Gun control activists in states like Massachusetts are constantly demanding increased regulations and more laws to “improve gun safety,” laws which disproportionately impact law abiding gun owners and do little to reduce the impact of gun violence on the community. In response, gun owners typically point out that it is far more effective to simply enforce the existing laws and get illegal guns off the streets than to bother the law abiding.
The high court in Massachusetts is now making that effort a little harder, throwing out a conviction for possession of an unregistered and illegal handgun because, as they see it, the mere fact that the man in question ran from the police isn’t sufficient cause to search him.
From the ruling:
We do not eliminate flight as a factor in the reasonable suspicion analysis whenever a black male is the subject of an investigatory stop. However, in such circumstances, flight is not necessarily probative of a suspect’s state of mind or consciousness of guilt. Rather, the finding that black males in Boston are disproportionately and repeatedly targeted for FIO [Field Interrogation and Observation] encounters suggests a reason for flight totally unrelated to consciousness of guilt. Such an individual, when approached by the police, might just as easily be motivated by the desire to avoid the recurring indignity of being racially profiled as by the desire to hide criminal activity. Given this reality for black males in the city of Boston, a judge should, in appropriate cases, consider the report’s findings in weighing flight as a factor in the reasonable suspicion calculus.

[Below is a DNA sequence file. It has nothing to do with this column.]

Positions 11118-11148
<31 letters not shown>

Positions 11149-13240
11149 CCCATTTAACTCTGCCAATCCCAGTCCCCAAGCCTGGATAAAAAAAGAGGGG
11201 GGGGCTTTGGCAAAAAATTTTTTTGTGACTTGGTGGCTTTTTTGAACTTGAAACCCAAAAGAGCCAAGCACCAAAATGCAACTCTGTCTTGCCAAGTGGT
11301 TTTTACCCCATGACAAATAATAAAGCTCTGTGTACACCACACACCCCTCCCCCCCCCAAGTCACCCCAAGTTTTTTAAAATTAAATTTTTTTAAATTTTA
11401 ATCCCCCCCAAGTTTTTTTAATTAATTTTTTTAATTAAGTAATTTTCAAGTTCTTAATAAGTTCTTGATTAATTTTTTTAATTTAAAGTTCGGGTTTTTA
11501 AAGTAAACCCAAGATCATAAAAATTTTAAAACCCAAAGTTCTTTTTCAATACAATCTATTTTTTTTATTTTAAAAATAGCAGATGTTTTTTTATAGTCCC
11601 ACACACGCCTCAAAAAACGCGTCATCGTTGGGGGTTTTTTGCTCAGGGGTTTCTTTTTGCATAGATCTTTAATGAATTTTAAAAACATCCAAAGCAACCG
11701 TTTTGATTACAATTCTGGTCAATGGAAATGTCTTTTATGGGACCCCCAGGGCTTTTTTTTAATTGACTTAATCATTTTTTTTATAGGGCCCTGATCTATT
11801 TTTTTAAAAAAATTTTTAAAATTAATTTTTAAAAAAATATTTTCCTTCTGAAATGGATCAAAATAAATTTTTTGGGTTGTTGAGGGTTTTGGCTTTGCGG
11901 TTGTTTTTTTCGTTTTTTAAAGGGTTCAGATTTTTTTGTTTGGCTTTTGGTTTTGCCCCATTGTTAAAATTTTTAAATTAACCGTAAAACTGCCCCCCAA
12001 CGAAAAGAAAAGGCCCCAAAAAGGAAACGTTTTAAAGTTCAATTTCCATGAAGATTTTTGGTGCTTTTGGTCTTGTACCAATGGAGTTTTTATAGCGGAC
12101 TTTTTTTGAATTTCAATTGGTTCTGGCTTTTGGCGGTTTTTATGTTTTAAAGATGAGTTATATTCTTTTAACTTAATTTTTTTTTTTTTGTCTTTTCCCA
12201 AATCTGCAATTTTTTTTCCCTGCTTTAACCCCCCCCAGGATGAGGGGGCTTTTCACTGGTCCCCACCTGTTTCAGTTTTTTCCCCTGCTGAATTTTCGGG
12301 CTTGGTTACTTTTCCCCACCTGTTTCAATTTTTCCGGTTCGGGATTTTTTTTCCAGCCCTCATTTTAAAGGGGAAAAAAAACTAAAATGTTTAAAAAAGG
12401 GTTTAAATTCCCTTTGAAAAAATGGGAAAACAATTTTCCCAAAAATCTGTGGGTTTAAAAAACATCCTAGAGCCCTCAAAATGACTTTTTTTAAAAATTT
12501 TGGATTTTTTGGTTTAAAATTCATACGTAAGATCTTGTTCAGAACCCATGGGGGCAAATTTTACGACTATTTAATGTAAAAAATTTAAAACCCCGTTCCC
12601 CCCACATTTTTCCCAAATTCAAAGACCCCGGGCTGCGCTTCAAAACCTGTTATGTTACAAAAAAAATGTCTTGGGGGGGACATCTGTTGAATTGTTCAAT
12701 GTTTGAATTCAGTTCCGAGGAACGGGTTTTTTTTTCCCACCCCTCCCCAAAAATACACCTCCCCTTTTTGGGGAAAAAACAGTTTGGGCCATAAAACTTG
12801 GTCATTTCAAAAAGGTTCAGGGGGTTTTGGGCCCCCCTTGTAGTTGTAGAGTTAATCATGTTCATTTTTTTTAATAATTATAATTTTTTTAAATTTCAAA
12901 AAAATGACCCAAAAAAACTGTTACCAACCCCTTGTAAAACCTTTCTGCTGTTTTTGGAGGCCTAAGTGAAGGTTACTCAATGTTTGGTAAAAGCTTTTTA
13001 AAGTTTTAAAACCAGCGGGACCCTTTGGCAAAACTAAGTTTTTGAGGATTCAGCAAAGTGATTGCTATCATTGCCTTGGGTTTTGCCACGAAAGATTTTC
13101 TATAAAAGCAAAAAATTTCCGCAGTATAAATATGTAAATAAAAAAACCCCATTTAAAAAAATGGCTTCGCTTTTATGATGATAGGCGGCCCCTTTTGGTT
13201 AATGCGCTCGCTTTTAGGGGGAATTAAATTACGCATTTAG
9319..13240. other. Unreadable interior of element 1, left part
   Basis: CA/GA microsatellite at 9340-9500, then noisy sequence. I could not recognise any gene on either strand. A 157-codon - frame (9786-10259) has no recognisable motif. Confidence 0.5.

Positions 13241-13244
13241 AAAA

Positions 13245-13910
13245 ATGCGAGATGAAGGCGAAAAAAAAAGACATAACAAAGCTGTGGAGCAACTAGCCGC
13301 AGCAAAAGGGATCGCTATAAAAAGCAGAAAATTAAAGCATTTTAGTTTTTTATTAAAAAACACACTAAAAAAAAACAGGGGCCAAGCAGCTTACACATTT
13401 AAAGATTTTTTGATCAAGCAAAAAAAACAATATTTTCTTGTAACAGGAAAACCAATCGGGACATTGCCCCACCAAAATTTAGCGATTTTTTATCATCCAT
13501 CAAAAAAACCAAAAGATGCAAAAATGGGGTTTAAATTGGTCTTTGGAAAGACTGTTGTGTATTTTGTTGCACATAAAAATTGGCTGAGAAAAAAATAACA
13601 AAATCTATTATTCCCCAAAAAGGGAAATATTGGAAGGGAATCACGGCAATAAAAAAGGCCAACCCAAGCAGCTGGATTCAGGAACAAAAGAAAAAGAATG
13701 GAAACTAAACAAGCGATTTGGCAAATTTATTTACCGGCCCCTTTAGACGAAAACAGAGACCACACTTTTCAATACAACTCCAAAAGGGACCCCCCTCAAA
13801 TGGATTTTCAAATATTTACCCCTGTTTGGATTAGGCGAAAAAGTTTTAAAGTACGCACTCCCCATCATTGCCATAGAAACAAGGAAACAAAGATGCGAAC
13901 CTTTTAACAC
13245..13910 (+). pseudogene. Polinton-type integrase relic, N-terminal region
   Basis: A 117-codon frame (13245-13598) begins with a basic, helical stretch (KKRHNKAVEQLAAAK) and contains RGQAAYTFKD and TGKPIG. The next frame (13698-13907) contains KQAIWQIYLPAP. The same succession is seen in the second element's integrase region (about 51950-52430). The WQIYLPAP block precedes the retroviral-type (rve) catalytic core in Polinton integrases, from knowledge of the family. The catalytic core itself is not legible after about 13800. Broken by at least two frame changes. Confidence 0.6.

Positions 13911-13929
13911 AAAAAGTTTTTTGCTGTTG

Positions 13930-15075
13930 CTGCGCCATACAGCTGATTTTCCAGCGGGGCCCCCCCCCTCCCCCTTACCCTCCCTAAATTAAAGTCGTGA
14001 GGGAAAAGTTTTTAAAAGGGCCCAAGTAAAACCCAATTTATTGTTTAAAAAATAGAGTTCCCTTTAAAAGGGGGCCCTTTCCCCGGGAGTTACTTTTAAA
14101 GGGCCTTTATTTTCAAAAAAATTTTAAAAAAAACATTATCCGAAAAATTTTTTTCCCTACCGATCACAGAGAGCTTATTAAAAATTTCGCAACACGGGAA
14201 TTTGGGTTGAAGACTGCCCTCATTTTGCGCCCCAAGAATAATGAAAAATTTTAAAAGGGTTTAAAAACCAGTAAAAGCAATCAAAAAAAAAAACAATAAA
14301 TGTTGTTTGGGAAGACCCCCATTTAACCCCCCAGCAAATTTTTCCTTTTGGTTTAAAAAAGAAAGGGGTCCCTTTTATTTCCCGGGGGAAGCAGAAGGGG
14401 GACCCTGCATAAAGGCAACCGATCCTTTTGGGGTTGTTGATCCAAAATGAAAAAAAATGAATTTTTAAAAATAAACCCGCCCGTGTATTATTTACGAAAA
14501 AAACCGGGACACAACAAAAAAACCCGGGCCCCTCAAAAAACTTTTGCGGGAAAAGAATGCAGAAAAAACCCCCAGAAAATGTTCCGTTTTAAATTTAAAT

In short, the court believes that the highly publicized shootings of black males by police in recent months now makes it acceptable for those individuals to run from the police.
Courts have long upheld the idea that people don’t run from the police unless they have something to hide, and trying to evade the police provides all the probable cause necessary to perform a simple search of a person and their effects. The impact of eliminating this long-standing rationale for searching a suspect remains to be seen. But all signs indicate that it will make the job of law enforcement much more difficult, not to mention dangerous for law enforcement officers.
It will also put individuals who would otherwise have been caught with an illegally possessed gun back on the streets…endangering others. All while the Massachusetts AG continues her assault on law abiding gun owners.